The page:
Andrew Westfall column sig

Indiana farmland values in West Central Indiana stayed relatively steady, while average cash rents decreased slightly according to Purdue’s 2019 Farmland Value Survey.

Survey respondents reported anywhere from a 3% decrease to 1% increase in land value per acre when compared with last year, depending on land quality. This brought the average land value to between approximately $6,318 and $9,178 per acre.

Cash rents declined, largely in part to down markets and went from $195 to $284/acre, from poor to top farm ground.

For the purposes of the survey, farm ground is divided into the categories: top, average, and poor based on the average corn yield on that ground, with the standards being 218 bu/ac, 186 bu/ac, 156 bu/ac), respectively.

Statewide, farmland value experienced a decline, with top quality farmland decreasing by 5.3%, while average and poor ground increased slightly.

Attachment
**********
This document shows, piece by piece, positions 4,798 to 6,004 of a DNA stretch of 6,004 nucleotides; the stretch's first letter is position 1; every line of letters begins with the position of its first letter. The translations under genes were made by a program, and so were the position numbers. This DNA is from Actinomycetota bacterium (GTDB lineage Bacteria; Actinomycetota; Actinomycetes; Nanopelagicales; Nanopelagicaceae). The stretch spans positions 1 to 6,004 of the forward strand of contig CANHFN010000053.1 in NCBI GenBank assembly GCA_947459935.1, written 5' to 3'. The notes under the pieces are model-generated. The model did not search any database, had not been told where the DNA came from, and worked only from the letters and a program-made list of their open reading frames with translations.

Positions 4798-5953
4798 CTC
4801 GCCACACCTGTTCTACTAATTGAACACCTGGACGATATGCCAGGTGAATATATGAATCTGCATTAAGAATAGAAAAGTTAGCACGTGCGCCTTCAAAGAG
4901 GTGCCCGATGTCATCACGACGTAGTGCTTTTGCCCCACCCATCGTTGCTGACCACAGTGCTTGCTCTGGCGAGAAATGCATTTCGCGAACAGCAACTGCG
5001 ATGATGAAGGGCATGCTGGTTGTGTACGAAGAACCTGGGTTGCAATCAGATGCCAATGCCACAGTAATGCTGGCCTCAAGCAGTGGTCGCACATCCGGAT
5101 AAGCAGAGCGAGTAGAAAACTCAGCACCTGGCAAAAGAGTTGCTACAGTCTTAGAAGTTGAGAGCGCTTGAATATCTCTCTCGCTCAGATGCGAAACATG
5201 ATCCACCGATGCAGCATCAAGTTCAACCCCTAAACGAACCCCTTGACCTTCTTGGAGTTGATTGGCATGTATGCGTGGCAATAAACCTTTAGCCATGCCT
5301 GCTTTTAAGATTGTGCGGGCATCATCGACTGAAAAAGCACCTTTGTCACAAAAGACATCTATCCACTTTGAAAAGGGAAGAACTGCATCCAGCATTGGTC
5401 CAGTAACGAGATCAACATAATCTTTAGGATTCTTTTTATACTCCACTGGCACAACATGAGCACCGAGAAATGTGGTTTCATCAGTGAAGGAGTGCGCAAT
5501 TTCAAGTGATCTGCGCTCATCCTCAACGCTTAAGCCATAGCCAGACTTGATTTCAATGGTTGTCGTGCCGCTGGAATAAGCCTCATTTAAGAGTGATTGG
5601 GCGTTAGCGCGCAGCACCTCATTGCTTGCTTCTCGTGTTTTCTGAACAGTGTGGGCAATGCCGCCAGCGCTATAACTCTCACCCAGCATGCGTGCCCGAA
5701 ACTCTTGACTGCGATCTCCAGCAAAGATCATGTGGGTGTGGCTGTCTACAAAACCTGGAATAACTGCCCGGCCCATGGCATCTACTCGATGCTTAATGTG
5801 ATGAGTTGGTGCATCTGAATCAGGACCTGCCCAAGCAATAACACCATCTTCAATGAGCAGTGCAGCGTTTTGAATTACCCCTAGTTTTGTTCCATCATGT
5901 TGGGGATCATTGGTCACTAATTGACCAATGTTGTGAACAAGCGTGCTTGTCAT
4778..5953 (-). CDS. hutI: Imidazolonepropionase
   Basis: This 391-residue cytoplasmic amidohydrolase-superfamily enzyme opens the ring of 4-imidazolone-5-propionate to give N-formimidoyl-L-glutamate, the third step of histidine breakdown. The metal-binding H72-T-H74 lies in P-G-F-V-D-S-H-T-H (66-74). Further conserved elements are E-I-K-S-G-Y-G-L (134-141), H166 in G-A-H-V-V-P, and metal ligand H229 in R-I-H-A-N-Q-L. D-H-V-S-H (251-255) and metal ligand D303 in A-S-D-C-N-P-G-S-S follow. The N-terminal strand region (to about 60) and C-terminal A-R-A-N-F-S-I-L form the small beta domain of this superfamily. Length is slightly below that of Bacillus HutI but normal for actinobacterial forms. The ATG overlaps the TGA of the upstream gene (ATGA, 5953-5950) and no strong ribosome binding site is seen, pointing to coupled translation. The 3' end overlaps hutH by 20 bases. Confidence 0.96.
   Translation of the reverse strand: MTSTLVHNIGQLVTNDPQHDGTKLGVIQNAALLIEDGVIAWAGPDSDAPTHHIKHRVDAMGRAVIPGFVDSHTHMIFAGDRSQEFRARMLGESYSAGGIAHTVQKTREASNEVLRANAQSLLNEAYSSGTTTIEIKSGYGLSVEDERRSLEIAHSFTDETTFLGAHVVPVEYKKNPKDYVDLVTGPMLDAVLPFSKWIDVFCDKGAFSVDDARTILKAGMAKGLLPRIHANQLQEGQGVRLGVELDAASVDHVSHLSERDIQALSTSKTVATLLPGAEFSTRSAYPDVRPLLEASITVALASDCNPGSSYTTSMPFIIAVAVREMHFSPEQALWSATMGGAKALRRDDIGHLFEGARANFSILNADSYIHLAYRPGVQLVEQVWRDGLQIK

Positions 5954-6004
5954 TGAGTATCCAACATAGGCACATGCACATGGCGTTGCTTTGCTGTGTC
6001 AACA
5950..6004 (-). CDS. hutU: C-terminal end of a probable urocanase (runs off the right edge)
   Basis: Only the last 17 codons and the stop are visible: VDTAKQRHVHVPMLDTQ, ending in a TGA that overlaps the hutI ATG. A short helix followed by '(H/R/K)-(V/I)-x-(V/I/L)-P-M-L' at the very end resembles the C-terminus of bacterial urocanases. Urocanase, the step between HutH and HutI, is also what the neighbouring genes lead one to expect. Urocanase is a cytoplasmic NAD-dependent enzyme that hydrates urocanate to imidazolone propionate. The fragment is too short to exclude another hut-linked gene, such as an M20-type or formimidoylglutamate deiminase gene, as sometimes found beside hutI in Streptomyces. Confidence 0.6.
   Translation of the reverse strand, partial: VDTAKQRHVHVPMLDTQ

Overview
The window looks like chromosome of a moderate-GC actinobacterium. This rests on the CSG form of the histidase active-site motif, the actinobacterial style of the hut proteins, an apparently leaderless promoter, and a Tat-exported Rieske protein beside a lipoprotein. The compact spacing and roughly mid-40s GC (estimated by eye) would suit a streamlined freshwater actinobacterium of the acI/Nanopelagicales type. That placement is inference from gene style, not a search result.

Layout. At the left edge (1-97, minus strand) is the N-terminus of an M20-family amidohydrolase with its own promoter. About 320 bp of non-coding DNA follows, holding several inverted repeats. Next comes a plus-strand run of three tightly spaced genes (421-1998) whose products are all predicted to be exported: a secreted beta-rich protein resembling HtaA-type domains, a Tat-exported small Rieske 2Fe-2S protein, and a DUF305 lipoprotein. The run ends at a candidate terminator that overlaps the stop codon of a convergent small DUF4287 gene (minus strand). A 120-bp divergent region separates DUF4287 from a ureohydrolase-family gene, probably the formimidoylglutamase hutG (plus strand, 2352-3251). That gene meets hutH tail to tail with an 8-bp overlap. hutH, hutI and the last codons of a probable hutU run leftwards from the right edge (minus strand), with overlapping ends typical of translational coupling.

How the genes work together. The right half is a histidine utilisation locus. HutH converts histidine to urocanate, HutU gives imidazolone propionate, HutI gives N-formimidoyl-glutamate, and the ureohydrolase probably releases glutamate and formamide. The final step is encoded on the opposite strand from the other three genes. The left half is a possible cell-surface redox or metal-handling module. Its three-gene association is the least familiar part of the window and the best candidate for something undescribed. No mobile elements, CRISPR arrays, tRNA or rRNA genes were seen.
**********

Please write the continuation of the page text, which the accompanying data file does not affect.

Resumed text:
The report also features results from a survey on Indiana pastureland, hay ground, and on-farm grain storage rent, as well as a brief outlook to 2020 farmland values and cash rents. These values predict more stable to slight declines, highlighting more negatives than positives in the farmland market including large inventories and weak demand, despite so many unknowns right now regarding the 2019 crop.

The full report is available for viewing at Purdue’s Center for Commercial Agriculture website at https://ag.purdue.edu/commercialag.

If you would like a copy, call 219-984-5115, stop by the Purdue Extension Office of White County located at the fairgrounds in Reynolds, or e-mail me at awestfal@purdue.edu.

The Purdue Ag Econ Report is a quarterly publication, which you can subscribe to by visiting the aforementioned website. For more information on ag economics, I would recommend clicking around some more on the Center for Commercial Ag website.

In addition to farmland values, you will also be able to access helpful information on ag policy, crop insurance, farm finance, business management, timely webinars and more.

One of the more popular new features on the website is the new “Crop Basis Tool,” which provides access to weekly historical and contemporaneous corn and soybean basis data for local markets throughout the eastern corn belt.